For most people, choosing an Individual Retirement Account comes down to choosing between a Roth IRA and a Traditional IRA. Neither choice is inherently better; it depends on your income and tax bracket now and when you retire.
Your income determines whether you can contribute to a Roth IRA and whether you can deduct contributions to a Traditional IRA. But the IRS doesn’t use your gross income. Instead, they look at your modified adjusted gross income, which can be different from your taxable income. With Roth IRAs, you can’t make contributions after your modified adjusted gross income (MAGI) reaches a certain level.
If you’re eligible for both types of IRAs, the decision usually comes down to what tax bracket you’re in now and what tax bracket you think you’ll be in when you retire. If you think you’ll be in a lower tax bracket when you retire, putting off taxes with a Traditional IRA will likely let you keep more of your money. If you expect to be in a higher tax bracket when you retire, using a Roth IRA to pay taxes now may be a better idea.
The best type of account for you could change over time, but making a choice now doesn’t lock you into one option forever. So, as you plan for retirement, think about where you are now and where you’d like to be then. It’s a good idea to look at your financial situation from time to time, especially when you go through big changes like getting a new job, losing a job, getting a promotion, or starting a side business.
No matter which type of IRA you choose, it helps to understand how the timing of your contributions affects your investment returns. You can make a maximum contribution early in the year, contribute over time, or wait until the deadline. By making your contribution as early as possible, you can spend the most time in the market, which could help you earn more returns over time.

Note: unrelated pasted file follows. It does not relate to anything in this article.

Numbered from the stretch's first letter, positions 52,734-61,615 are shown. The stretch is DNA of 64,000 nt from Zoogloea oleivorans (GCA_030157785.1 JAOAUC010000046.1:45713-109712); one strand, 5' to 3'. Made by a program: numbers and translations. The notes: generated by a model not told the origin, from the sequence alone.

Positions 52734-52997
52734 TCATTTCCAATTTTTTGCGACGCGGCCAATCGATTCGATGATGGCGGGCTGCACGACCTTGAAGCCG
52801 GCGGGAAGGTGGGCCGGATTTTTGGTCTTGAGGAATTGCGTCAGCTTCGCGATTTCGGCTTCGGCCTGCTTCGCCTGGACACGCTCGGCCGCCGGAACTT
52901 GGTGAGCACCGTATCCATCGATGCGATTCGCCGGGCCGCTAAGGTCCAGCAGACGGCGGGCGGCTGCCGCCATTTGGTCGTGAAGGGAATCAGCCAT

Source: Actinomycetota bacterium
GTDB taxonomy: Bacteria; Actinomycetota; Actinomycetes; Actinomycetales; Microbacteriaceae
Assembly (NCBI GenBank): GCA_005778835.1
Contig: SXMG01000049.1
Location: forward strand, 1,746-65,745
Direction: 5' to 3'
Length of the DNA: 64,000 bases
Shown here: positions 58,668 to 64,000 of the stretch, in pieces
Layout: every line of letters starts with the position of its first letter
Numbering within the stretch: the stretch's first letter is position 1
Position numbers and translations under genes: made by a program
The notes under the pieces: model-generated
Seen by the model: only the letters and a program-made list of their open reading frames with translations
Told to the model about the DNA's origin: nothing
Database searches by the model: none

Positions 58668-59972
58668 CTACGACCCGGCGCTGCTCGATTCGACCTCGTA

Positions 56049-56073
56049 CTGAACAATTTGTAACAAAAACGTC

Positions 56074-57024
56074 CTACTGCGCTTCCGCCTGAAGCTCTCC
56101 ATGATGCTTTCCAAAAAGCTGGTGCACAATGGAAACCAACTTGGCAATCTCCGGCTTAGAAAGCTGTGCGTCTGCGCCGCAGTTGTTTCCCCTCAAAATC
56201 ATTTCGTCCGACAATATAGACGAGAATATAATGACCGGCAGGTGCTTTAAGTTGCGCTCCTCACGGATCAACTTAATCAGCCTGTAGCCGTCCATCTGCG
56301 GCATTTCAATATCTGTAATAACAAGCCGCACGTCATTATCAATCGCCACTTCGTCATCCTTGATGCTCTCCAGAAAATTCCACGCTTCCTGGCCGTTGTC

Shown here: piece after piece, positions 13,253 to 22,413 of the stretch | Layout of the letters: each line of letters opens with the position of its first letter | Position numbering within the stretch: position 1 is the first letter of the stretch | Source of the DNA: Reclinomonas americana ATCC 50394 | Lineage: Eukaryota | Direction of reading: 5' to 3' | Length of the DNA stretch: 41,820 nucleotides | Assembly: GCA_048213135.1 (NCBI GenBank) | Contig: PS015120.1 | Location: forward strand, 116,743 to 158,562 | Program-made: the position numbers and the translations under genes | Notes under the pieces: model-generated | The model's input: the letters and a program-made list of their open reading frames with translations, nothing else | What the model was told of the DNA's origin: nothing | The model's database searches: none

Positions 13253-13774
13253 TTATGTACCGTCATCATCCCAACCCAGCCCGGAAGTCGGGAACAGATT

You might put money into an IRA before you start filing your taxes, and you might not know exactly what your Modified Adjusted Gross Income will be for that year. So, you might not know if you’ll be able to put money into a Roth IRA or if you’ll be able to get a tax break for putting money into a Traditional IRA.
The IRS sometimes lets you change how your IRA contributions are used. A recharacterization moves your contributions from a Traditional IRA to a Roth IRA or from a Roth IRA to a Traditional IRA, taking into account any gains or losses that go along with them. Most of the time, a Roth IRA is changed into a Traditional IRA.
Most of the time, you don’t have to pay taxes on a recharacterization if the amount you change doesn’t include money you lost or doesn’t include money you gained.
If you put money into a Roth account during the year, but then found out that your income was high enough to lower the amount you could put in or stop you from putting anything in at all.
If you put money into a Traditional IRA because you thought your income would be too high to be able to put money into a Roth IRA, but your income ended up being lower than you thought it would be, you can get your money back.
If you put money into a Roth IRA, but when you’re filling out your tax return, you realise that you’d be better off with the immediate tax deduction that a Traditional IRA contribution could give you, you can switch to a Traditional IRA.
You can’t change the type of money more than your maximum annual contribution. To recharacterize, you have until the tax filing deadline each year, unless you file for an extension or an amended tax return.
A Roth conversion can only go in one direction. When money is moved from a Traditional IRA to a Roth IRA, it could be a tax-payable event. There is no way to switch from a Roth to a Traditional account. It’s different from a recharacterization because you don’t change the kind of IRA you put money into for that year. There is no limit on how much can be converted, so anyone who wants to can convert as much as they want. In our Help Center, we talk more about Roth conversions.
Tenjin AI can help you manage your investments whether this is your first time investing or you already have an IRA and a 401(k). After you answer a few questions, we’ll tell you how much you need to save each year and where you should put it, including whether you should use a Traditional or Roth IRA. You can connect other accounts to your Tenjin Ai account, get AI driven rebalancing to your portfolio, and then let us handle the rest. We’ll take care of the little things so you don’t have to.